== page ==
A blackspot tuskfish banging a clam against a rock to crack it open. Credit: Scott Gardner, 2011

ScienceNOW: “Diver Snaps First Photo of Fish Using Tools” by Rebecca Kessler, July 8, 2011

The title is misguiding: it should at least ends with a question mark. Fortunately, the article provides adequate precisions about the controversy surrounding this finding in particular and the use of tools by animal in genreal:

Primatologist Elisabetta Visalberghi of the Institute of Cognitive Sciences and Technologies in Rome is less convinced. Visalberghi, who documented the hammer-wielding monkeys, adheres to a stricter definition of tool use that requires the animal to hold or carry the tool itself, in this case the rock. “The form of tool use described [in tuskfish] is cognitively little demanding and present in a variety of species. Often it has been labeled as proto-tool use because the object used to open the shell is still, fixated to the sea bottom, and not portable as stone tools used to crack open nuts by chimpanzees or capuchin monkeys are,” she writes in an e-mail. Seagulls dropping shellfish onto hard surfaces to crack them or lab rats pushing levers to get rewards would join tuskfish in the category of proto-tool—but not true tool—users.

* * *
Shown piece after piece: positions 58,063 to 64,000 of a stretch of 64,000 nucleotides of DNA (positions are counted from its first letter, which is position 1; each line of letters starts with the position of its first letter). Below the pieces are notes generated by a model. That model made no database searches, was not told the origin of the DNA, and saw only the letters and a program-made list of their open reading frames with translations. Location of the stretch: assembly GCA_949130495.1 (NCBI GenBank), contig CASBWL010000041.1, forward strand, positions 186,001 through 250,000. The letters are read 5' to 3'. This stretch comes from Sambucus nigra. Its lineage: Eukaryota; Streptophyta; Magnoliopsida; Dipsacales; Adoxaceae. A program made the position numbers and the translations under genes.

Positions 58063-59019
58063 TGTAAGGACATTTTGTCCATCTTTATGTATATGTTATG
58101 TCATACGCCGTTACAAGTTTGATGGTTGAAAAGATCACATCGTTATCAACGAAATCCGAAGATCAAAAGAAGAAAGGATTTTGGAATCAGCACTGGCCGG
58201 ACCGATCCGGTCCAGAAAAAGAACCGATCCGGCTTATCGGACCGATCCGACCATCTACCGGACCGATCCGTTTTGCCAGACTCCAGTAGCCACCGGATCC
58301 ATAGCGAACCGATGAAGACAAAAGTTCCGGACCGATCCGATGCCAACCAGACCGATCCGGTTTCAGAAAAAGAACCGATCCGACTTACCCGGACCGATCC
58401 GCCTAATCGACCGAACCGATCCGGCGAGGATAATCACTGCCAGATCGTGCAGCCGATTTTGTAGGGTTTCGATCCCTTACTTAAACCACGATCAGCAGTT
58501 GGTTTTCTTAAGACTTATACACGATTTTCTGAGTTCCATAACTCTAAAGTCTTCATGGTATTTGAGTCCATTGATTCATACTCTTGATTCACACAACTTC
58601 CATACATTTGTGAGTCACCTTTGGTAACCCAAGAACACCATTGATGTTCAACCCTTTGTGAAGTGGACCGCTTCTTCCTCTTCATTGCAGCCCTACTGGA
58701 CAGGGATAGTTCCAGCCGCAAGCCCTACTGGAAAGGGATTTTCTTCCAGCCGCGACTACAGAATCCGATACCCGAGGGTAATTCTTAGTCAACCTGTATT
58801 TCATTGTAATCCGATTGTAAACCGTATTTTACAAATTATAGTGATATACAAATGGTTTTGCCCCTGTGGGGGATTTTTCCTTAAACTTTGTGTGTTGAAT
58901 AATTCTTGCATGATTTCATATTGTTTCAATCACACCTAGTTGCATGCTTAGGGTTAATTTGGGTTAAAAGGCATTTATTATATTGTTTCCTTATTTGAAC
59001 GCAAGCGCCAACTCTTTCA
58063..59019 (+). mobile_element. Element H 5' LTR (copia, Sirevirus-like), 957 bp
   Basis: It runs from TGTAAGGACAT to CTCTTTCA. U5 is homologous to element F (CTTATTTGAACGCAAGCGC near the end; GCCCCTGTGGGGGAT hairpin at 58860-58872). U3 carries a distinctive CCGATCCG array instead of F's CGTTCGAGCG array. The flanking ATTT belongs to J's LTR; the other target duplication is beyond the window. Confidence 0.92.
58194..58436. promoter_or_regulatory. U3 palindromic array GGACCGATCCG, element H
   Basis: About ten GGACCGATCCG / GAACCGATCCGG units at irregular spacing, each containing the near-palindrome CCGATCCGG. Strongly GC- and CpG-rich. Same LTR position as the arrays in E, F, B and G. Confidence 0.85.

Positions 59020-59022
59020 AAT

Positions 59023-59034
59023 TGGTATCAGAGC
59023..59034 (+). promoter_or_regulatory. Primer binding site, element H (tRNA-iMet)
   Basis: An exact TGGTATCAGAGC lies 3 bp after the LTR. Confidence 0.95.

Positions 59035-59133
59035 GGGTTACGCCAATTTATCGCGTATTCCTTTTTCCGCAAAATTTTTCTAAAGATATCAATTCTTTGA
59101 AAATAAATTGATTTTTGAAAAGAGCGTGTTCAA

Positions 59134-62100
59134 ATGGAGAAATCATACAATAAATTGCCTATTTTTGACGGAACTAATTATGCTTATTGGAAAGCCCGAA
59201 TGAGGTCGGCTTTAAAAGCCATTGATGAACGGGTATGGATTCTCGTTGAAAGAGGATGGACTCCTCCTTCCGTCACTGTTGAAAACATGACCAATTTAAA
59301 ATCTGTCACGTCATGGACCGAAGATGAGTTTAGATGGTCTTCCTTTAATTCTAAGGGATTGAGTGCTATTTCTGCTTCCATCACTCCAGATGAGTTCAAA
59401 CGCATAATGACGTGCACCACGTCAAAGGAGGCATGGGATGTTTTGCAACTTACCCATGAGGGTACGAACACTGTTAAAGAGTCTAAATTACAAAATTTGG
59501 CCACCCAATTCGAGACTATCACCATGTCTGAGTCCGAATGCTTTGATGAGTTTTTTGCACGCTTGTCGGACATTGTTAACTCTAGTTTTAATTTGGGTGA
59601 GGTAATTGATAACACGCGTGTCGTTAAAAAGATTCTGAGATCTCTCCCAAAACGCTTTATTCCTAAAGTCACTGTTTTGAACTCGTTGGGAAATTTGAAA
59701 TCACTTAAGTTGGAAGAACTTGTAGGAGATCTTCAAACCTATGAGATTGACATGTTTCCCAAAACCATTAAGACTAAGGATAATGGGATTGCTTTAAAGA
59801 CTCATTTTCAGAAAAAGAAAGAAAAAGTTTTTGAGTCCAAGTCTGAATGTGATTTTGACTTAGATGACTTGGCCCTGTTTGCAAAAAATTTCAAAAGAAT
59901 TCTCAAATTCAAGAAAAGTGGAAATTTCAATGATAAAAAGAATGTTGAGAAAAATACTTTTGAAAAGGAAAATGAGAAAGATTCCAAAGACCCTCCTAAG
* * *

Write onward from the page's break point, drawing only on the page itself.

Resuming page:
Brown acknowledges that exactly what constitutes tool use is controversial. But he argues that it’s not logical to apply the same rules to fish as to primates or birds. For one thing, fish don’t have anything but their mouths to manipulate tools with, and for another, water poses different physical limitations than air. “One of the problems with the definition of tool use as it currently stands is it’s totally written for primates,” he says. “You cannot swing a hammer effectively underwater.”


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